As governments in the sub-region continue to focus on regional integration as a key ingredient in the growth and economic development in the respective countries, it is becoming imperative that the phenomenon of bandits attacking crop and livestock dealers needs to be addressed as a matter of course.
This is because it is simply not enough, encouraging private sector actors, including those in the food security sector, to invest in that sector when bandits are beginning to infest highways along food-producing regions and communities, attacking traders at rampant rates.
As our governments would admit, attaining food security is not only an important aspect of our good governance systems but also necessary in stabilising society. Indeed, a government that defaults in ensuring that food prices are manageable is likely to face threats to its political survival and comfort.
Job, food security initiatives
That is why the government of Ghana’s job creation initiatives, including those related to food security, has been hailed by global development agencies and the diplomatic community.
But that is also why the New Crusading Guide story of Friday, 29 January 2021 should strike a chord within the corridors of policy-makers and state stakeholders in agriculture and regional integration.
While it is intriguing how traders should hold cash in their panties and braziers; of for that matter, in stockings and shorts, it is also worrying how we have brazenly come to allow ourselves to be terrorised by bandits, not only on highways into farm gates locally, but also at cross border level.
Reports about ordinary travelers – not even female traders in cargo trucks – have become routine, particularly on the road from Kintampo and Babator up north and Tamale-Bolgatanga.
Unfortunately, these harrowing stories are told and we feel sorry, but do nothing about, particularly this whole ‘Nigerian’ saga of bandits having space enough to hide in bushes and attack informal economy actors and even politicians on the campaign.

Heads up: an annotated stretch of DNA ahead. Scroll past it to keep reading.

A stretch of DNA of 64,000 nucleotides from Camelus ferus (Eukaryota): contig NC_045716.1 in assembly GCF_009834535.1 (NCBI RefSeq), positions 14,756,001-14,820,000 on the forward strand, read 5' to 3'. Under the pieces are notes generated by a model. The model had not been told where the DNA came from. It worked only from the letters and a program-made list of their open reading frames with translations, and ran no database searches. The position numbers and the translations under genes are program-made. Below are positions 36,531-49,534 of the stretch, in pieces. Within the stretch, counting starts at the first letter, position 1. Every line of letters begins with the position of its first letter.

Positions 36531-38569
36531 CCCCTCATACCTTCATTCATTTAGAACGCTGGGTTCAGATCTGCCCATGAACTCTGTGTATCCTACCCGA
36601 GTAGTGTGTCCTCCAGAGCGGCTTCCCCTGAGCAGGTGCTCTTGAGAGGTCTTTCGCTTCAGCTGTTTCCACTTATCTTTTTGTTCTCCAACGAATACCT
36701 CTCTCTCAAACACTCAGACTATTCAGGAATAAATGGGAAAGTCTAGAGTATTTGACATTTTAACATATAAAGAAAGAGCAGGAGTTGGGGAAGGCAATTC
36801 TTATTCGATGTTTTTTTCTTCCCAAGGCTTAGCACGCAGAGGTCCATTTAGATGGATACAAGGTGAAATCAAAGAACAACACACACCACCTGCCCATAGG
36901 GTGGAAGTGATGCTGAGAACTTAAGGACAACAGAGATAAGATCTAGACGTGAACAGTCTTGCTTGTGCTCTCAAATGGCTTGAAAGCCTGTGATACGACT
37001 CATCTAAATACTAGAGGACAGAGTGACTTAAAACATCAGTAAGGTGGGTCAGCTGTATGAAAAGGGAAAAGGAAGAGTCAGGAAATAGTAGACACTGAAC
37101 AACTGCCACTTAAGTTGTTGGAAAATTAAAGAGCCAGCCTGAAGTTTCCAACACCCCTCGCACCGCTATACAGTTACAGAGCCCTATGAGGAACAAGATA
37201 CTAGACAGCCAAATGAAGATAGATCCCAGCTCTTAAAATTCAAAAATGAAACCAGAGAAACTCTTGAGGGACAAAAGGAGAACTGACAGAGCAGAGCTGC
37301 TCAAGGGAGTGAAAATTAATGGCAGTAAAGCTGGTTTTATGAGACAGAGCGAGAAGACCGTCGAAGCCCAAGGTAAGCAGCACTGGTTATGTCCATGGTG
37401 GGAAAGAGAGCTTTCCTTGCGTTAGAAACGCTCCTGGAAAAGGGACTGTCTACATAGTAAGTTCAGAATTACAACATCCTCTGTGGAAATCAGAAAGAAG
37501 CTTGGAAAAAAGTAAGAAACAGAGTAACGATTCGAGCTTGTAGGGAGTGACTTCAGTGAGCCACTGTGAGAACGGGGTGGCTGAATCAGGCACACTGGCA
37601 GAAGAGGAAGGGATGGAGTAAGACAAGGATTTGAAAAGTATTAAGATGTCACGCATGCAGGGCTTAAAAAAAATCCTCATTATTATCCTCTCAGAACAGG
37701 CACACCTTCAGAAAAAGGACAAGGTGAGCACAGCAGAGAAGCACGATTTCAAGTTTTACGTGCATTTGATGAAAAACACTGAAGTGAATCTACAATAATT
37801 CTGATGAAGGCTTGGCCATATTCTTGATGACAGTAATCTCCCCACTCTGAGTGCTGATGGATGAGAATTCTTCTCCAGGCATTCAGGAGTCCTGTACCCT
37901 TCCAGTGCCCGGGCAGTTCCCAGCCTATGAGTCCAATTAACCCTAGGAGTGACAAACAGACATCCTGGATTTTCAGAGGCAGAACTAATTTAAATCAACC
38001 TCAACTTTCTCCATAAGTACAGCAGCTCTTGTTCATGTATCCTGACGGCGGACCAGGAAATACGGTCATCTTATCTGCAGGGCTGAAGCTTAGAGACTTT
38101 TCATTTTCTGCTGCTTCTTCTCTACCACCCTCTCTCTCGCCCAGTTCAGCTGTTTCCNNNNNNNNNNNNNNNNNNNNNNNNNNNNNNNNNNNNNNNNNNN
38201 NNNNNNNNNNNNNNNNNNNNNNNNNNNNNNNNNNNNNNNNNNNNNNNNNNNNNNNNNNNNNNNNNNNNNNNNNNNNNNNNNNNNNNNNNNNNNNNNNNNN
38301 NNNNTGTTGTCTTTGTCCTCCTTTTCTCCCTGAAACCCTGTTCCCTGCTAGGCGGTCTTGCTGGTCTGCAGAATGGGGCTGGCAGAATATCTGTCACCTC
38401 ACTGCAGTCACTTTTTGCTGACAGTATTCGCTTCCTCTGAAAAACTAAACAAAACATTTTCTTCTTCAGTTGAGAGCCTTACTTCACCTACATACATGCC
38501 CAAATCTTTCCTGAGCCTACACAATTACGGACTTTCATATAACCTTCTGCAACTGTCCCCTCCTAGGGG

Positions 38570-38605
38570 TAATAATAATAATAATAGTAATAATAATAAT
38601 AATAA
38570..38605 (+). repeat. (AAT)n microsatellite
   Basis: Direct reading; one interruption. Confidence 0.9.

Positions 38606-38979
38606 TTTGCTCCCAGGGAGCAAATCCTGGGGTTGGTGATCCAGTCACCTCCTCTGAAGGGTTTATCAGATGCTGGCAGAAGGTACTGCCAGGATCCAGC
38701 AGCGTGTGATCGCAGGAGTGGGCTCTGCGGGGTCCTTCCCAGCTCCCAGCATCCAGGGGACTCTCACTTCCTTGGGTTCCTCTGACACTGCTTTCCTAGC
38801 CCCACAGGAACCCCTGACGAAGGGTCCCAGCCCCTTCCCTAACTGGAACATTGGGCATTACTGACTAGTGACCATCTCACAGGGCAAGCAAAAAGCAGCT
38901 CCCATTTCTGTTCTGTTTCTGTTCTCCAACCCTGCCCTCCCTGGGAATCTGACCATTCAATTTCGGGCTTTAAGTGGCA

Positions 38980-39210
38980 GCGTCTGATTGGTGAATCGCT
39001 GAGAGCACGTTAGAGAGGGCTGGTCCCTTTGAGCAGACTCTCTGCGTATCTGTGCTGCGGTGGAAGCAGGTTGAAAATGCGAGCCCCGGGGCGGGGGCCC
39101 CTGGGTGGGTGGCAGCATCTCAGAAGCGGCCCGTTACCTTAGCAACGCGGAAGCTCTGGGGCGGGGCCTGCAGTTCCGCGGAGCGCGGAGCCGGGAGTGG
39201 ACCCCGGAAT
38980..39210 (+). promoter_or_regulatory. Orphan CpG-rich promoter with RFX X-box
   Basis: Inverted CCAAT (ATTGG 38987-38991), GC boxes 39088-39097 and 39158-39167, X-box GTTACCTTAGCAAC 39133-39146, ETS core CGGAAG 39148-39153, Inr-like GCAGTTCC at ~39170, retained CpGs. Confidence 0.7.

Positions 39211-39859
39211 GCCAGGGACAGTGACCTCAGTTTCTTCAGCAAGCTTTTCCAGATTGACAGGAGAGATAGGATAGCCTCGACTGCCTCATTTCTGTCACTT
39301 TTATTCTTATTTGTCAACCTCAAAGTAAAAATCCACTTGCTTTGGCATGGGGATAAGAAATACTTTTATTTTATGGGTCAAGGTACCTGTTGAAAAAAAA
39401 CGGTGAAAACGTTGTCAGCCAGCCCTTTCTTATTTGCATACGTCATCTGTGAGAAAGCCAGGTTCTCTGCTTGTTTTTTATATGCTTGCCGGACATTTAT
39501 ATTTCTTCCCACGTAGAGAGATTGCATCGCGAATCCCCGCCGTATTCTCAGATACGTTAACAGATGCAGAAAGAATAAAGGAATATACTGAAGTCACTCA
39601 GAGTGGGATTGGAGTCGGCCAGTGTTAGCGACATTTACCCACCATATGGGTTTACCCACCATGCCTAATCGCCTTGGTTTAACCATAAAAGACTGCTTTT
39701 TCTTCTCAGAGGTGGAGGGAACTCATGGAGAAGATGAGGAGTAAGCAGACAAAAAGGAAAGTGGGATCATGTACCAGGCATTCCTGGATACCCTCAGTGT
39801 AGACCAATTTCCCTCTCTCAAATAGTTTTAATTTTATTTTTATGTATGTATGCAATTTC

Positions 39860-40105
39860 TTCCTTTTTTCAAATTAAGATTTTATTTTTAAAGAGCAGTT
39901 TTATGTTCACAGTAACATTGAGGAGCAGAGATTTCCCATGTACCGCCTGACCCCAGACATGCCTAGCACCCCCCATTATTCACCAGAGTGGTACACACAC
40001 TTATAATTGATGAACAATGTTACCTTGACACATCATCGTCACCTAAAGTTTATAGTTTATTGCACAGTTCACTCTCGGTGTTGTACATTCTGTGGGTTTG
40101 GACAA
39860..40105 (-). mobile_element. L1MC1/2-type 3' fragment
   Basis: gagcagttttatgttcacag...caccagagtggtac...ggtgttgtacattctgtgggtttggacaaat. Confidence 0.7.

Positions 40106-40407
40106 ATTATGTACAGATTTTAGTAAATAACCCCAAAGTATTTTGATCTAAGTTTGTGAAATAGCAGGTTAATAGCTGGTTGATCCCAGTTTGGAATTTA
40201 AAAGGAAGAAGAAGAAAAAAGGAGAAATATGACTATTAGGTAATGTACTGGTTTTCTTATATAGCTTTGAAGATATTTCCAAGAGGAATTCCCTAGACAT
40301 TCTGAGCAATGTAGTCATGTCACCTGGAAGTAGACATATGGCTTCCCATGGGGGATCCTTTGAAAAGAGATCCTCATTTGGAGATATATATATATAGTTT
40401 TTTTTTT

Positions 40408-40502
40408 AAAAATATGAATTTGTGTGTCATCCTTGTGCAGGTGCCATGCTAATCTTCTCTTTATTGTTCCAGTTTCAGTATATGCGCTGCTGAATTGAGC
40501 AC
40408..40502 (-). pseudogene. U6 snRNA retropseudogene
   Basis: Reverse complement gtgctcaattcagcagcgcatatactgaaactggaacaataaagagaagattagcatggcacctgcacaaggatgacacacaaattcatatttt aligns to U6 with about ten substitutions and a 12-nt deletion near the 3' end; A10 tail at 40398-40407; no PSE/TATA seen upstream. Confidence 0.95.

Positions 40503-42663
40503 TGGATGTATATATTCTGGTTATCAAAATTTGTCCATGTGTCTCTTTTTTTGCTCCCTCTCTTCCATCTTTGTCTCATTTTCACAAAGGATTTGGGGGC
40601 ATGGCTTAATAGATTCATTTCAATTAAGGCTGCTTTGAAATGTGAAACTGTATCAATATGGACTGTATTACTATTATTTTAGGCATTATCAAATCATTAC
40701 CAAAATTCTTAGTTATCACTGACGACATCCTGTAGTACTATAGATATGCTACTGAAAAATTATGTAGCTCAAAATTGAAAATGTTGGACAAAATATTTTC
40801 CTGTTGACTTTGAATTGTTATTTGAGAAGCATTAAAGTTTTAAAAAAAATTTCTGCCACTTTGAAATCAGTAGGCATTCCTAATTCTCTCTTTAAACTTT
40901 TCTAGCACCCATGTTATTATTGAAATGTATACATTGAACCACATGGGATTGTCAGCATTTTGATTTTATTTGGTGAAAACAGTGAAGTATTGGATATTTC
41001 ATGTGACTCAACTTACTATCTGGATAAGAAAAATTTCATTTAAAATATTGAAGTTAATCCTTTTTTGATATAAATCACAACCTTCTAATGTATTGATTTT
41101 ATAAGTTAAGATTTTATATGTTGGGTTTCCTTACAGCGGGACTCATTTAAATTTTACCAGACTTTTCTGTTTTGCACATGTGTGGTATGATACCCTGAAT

According to the New Crusading Guide, as the Ministry of Trade and Industry doggedly puts in place an enduring multi-sectoral initiative to regulate the tomato industry for the benefit of state and non-state stakeholders, bandits have begun putting spanners in their works, by attacking the predominantly female actors.
In a serial robbery spree, one driver had been shot, dying in the process as doctors and nurses attempted a rescue effort.
Intriguingly, the incident occurred in a tomato producing region.
Again, interestingly, it emerges that these women, including several other bands of traders in the foodstuffs value chain, see this phenomenon of being robbed and raped as an occupational hazard – all because they may not even be aware that it is the inability of policy-makers and politicians to fix the challenges, so that targets in agriculture, particularly food security, will be attained.
Ignoring such blatant abuses of the rights of citizens to work and move in peace is a luxury we cannot afford, especially in the light of Ghana’s emerging role as a food security success story in West Africa.
Now that Ghana commands the annual tomato market by taking seven out of the twelve months and splitting two with Burkina Faso, it is the opinion of the Thunder that we invest in road, personal, and cargo security, moving our regional integration and the Africa Free Trade Continental Area (AfFTCA) dream notches forward.
We, therefore, appeal to the security agencies, the Ministry of Trade and Industry (MOTI) as well as the Ministry of Food and Agriculture to intervene, not only in ridding the highways into farm gates of bandits, but also sanitising and formalising the trade for the mutual benefit of state and non-state stakeholders.
That may involve fresh, modern packaging designs, banking, and insurance support in de-cashing the trade as well as road safety measures that may not delay cargo along highways.